Prince Philip has thanked scientists working to find a vaccine for COVID-19 as he makes a rare statement despite his retirement.
The Duke of Edinburgh, who is 98, recognised the urgent work being carried out by medical teams and scientists ahead of World Immunisation Week.
The message reads: “As we approach World Immunisation Week, I wanted to recognise the vital and urgent work being done by so many to tackle the pandemic; by those in the medical and scientific professions, at universities and research institutions, all united in working to protect us from COVID-19.
“On behalf of those of us who remain safe and at home, I also wanted to thank all key workers who ensure the infrastructure of our life continues; the staff and volunteers working in food production and distribution, those keeping postal and delivery services going, and those ensuring the rubbish continues to be collected.”
The duke retired from public life in 2017, carrying out his final engagement in August of that year.
However he still retains many of his patronages, and is still affiliated to about 750 organisations.
This includes London School of Hygiene and Tropical Medicine where experts are working in a global response, and Cambridge University, where more than 1,200 scientists have volunteered to support research efforts.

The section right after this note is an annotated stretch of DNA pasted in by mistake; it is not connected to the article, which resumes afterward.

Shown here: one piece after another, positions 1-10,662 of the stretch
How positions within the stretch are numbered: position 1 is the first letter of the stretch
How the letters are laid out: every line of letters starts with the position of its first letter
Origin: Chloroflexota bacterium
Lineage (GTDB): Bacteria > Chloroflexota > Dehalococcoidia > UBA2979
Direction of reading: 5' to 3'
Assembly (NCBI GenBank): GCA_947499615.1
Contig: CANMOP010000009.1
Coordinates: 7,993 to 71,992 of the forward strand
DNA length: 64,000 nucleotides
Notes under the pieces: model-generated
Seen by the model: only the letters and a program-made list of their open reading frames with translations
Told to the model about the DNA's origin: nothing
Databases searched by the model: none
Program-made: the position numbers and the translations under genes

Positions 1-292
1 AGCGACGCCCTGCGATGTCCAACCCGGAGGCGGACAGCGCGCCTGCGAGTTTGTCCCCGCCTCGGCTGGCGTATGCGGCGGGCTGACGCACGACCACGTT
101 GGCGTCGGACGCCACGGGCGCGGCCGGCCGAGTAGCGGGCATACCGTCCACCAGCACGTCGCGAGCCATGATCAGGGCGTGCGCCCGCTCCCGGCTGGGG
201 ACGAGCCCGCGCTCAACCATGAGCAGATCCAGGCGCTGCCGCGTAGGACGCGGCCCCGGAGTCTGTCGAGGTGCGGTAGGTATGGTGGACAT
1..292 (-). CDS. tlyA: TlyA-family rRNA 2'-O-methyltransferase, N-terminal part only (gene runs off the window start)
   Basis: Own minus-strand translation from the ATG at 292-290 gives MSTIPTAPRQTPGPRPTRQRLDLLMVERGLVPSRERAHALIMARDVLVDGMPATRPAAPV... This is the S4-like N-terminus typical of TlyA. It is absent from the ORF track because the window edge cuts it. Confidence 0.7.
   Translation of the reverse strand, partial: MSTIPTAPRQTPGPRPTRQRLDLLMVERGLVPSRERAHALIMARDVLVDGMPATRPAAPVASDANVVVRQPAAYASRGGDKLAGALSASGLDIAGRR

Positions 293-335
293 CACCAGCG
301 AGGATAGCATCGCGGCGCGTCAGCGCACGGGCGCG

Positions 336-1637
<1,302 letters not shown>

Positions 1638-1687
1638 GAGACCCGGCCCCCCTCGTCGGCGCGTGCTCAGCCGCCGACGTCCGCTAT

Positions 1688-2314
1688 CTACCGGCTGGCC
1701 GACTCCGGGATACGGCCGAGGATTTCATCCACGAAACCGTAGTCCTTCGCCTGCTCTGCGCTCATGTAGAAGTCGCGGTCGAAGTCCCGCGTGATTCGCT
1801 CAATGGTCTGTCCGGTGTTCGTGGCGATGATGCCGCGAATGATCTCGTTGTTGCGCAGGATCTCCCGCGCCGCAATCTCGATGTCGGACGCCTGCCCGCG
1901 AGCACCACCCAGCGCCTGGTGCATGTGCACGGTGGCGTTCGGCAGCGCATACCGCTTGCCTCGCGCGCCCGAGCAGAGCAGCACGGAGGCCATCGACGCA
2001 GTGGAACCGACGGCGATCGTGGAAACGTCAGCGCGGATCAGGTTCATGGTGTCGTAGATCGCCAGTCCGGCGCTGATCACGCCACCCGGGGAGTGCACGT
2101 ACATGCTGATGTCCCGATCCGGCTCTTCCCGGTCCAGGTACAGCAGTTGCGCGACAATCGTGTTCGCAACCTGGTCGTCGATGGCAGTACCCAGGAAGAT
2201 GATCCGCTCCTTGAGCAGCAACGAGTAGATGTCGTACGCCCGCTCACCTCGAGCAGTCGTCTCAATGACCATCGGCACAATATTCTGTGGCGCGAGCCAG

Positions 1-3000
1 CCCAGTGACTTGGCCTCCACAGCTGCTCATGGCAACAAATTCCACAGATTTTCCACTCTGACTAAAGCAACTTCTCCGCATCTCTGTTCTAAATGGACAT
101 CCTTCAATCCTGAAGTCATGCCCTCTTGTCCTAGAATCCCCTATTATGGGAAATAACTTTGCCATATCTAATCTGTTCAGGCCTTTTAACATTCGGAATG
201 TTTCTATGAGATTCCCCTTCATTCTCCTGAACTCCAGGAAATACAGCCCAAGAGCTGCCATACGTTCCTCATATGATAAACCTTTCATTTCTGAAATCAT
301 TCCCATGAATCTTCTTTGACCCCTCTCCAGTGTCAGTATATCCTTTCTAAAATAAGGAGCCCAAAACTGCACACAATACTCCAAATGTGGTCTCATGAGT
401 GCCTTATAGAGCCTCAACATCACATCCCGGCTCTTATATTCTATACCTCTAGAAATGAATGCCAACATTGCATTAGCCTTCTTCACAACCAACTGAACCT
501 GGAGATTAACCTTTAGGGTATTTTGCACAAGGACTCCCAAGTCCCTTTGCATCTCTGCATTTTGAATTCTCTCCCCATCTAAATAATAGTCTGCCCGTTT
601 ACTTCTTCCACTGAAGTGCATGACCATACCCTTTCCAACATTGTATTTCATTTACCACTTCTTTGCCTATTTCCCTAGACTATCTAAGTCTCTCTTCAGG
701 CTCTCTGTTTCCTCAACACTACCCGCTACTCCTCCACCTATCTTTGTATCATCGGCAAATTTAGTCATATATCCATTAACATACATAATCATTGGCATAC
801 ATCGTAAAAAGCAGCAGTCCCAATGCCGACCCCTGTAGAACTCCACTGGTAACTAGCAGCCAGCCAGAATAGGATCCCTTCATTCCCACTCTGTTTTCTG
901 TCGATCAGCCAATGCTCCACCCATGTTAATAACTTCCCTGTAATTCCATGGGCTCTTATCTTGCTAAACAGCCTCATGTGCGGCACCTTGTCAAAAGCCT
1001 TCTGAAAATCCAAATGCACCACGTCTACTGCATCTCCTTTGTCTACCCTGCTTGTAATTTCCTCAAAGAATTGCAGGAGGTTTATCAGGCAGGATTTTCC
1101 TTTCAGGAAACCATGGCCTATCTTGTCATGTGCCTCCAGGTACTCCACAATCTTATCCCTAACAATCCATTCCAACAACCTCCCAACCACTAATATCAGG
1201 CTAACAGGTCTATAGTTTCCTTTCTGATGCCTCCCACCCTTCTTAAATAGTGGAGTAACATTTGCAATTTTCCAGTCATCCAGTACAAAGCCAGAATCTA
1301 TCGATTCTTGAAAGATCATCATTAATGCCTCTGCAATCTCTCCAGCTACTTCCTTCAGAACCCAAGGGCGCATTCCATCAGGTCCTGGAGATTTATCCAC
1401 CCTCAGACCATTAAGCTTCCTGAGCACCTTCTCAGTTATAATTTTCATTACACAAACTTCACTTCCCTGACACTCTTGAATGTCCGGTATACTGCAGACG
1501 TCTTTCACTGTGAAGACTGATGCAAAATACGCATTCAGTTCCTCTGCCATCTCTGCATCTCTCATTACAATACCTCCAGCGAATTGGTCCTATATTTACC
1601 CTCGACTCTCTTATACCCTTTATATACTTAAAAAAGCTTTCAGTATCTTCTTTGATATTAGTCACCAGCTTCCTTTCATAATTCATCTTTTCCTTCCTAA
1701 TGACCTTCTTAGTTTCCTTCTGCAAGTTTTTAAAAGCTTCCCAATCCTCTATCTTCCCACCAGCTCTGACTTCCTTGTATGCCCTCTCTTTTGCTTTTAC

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He is currently in Windsor with his wife, the Queen, where they are keeping isolated to avoid catching coronavirus.
They arrived in Windsor a week earlier than originally planned for Easter Court and a date for his return to Sandringham and hers to London is understood to not be set.
A statement from the Queen in March included her husband’s name as she said they “know that many individuals and families across the United Kingdom, and around the world, are entering a period of great concern and uncertainty”.
Since then, she has made a rare televised broadcast to address the nation and the Commonwealth as well as delivered her first ever Easter message.
The duke does not make public appearances any more but does still attend some family events, including weddings.
He gave up his driving licence after a car crash in Sandringham, where he collided with a car after being dazzled by the sun. He was 97 at the time.
The duke, who turns 99 in June, spent time in hospital around Christmas, but was being treated for a pre-existing condition.
The Royal Family has been involved in several aspects of the coronavirus response with Prince Charles, Camilla the Duchess of Cornwall and Prince William all helping to open field hospitals across the country.
Prince William and his wife the Duchess of Cambridge have carried out many engagements virtually as they cannot attend in person.